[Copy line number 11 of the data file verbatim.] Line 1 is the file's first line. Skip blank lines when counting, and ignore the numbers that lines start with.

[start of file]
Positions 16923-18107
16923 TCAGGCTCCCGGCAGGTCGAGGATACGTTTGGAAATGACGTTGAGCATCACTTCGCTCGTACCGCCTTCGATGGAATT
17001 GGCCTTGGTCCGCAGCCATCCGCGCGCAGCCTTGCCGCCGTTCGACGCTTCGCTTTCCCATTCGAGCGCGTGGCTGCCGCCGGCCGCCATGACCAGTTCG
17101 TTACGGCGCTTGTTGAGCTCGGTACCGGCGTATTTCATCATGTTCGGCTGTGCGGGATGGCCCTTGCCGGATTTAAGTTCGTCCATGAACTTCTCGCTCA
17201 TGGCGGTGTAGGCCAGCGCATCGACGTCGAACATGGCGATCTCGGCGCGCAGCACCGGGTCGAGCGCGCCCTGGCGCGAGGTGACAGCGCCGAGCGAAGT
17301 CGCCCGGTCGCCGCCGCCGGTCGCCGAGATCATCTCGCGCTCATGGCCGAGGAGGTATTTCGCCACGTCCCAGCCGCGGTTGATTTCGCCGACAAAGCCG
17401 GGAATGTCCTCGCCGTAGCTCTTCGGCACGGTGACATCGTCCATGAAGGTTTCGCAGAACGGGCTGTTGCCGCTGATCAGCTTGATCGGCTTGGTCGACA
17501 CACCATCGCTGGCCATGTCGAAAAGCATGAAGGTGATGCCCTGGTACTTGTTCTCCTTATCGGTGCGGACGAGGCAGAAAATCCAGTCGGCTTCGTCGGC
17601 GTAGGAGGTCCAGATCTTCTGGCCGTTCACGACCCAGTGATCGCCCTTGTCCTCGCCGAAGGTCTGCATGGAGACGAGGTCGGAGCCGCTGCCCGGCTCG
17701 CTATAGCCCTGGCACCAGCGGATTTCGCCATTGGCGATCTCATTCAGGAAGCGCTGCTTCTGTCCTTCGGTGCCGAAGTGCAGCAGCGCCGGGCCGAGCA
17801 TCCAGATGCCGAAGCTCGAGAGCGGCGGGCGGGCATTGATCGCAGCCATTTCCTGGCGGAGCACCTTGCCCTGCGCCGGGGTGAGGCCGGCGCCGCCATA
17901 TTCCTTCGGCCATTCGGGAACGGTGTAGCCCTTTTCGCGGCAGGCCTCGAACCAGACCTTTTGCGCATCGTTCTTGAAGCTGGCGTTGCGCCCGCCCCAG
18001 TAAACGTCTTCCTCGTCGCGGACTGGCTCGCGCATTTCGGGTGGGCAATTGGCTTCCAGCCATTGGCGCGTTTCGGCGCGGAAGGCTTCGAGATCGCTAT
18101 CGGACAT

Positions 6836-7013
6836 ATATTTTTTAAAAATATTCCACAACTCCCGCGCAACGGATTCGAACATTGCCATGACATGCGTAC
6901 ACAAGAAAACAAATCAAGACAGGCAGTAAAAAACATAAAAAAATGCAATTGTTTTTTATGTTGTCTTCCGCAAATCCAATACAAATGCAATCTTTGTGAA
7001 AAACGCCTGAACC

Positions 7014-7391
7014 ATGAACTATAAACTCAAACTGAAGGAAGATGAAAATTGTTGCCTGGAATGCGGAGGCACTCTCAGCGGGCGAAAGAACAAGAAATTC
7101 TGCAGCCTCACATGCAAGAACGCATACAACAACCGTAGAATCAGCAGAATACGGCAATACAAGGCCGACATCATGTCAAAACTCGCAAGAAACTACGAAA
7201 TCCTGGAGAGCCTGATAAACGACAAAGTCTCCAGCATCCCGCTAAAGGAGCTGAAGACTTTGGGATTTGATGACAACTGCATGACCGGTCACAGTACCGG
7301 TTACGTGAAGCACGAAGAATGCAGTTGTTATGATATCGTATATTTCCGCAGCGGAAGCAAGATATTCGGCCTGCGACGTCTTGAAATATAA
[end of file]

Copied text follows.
17801 TCCAGATGCCGAAGCTCGAGAGCGGCGGGCGGGCATTGATCGCAGCCATTTCCTGGCGGAGCACCTTGCCCTGCGCCGGGGTGAGGCCGGCGCCGCCATA